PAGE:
What Moms Without Kids With Allergies Should Know About Kids With Allergies

by Carrie
Originally Published: 
The time I almost killed my child

I could start this with: Dear Sister, Dear friend, Dear Me-four-years-ago,

I know what’s it like to be on both sides of the food allergy coin. I lived as a mom oblivious to other children with allergies. I had three glorious years of motherhood without a fear of food. My son could and would eat just about anything! Then I was thrust into the world of food allergies almost overnight. I’ve heard it compared to letting your child play near the edge of a canyon – constantly anxious that she might fall off the edge. You never know when danger will catch you off guard. It’s scary. Manageable, but scary.

I wish I had known better about how to deal with food when I was around friends and family with food allergies. I didn’t know I was being careless. But, honestly, I had no idea how to be better about it. So, I thought I’d offer some advice. Here are a few practical ways you can serve and love moms and their food allergy kids:

1. If you aren’t sure about a child’s allergies and you’re planning a party or playdate, just ask. (They’ll probably beat you to it anyway, but it’s nice to know you care.)

2. Don’t be offended if I’m at your house and I ask to check labels. Even if you think it’s safe, it helps me be completely sure! It’s not that I don’t trust you. Well, yeah, it is. But I barely even trust myself when it comes to my child’s safety.

3. If I ask your child to wash his hands or face, it’s not because I think your kid is dirty. I’m worried about what they just ate and if it will end up on my child. I probably have a pack of wipes available if you need one!

4. Don’t think I’m a creeper if I follow your child around picking up their crumbs.

5. Don’t assume I think you’re a bad parent if I ask you to have your child eat at the table and not in my playroom. I don’t care what your kid does at home, but I need to protect my daughter’s space.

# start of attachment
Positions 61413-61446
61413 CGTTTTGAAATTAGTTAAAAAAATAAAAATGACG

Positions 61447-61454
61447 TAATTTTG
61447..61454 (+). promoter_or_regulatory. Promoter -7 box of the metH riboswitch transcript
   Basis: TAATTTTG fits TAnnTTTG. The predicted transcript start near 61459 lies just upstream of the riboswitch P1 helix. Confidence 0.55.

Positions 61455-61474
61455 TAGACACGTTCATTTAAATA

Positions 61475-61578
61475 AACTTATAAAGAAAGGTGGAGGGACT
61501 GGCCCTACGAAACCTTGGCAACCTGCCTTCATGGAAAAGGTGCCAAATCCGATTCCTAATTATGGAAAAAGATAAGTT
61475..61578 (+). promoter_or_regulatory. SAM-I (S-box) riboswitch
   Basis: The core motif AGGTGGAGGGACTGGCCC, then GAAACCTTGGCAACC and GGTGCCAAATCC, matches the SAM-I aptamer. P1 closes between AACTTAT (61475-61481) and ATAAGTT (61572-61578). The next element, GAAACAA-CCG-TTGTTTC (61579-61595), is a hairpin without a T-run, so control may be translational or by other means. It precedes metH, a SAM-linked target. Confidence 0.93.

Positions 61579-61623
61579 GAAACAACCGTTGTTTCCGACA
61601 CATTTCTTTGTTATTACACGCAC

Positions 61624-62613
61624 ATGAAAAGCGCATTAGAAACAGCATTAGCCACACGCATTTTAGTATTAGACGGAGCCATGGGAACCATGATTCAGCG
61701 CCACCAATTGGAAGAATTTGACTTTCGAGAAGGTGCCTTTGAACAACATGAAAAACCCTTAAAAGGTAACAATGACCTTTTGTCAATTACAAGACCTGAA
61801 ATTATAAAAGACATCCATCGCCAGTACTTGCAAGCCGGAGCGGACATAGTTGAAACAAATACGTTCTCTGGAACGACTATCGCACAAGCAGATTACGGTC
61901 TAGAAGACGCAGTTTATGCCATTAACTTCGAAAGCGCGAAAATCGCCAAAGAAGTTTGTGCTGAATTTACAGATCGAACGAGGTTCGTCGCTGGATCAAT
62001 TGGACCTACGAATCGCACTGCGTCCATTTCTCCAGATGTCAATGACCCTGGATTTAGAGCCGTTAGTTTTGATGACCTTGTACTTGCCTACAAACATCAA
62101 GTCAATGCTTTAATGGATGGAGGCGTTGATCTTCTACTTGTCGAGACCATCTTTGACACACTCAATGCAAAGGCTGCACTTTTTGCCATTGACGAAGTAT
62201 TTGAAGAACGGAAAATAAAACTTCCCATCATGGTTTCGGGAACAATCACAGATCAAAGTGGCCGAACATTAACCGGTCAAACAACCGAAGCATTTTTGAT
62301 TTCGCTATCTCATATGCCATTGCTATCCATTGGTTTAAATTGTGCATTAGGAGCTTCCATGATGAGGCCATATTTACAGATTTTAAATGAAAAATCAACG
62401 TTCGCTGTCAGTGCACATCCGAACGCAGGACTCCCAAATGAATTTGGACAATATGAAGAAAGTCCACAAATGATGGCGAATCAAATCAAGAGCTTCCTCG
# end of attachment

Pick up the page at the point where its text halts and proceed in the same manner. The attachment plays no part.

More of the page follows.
6. If you’re serving snacks, keep the bags and put each item in its own bowl. Cross-contamination can make even the most basic snack unsafe. This is HUGE and it’s so EASY.

7. Don’t be offended if I show up with snacks for my own kid. And don’t feel like you have to always provide safe things, although the gesture is appreciated.

8. Sometimes I pick up kids’ cups and put them up high to protect my child. Teaching my child to be careful takes time and spills happen.

9. Don’t feel bad if my child has a reaction at your house. It happens more often than you think and I come prepared. It’s not your fault. But the follow up calls later are a sweet gesture to remind me that you care.

10. I’m more comfortable having play dates at my house or outside, but that doesn’t mean I don’t like your home. Bonus: this gets you out of clean up duty, too.

11. If you see my kid with food or drink that you aren’t sure is hers, feel free to take it and ask me. I’m happy when I see others protecting her, even if it was a safe food.

12. If I hurl myself across a room yelling “No!” please don’t assume I’m a crazy mom. Remember, my child’s safety is my first priority.

13. When planning events that involve food, please call me ahead of time so I can help keep it safe and still be able to attend. I feel bad for my daughter when everyone else gets cupcakes and cookies and I only brought her fruit.

14. Impromptu lunch and dinners out are almost impossible. If you want to invite us, lets make it a plan before we head out.

15. You can (almost) always be safe with fresh fruit.

16. If you send in treats to school for holidays, ask the teacher if there are any allergies. I throw out more than half of the things she brings home from friends. It means a lot when there are a few things she can enjoy.

17. If your child makes friends with a child with food allergies at school, try to send in snacks and lunch items that are safe so they can always sit together.

18. If you spend a lot of time with a kid with food allergies, ask about their allergy action plan and how to use an epinephrine injector. You never know if you might have to use one someday.

Thanks for helping protect other kids. It means the world to allergy moms and their children.

*My child has milk, egg, and peanut allergies. This is my perspective only! Other moms might have stronger opinions on what they will allow near their child so always check with each mom individually.

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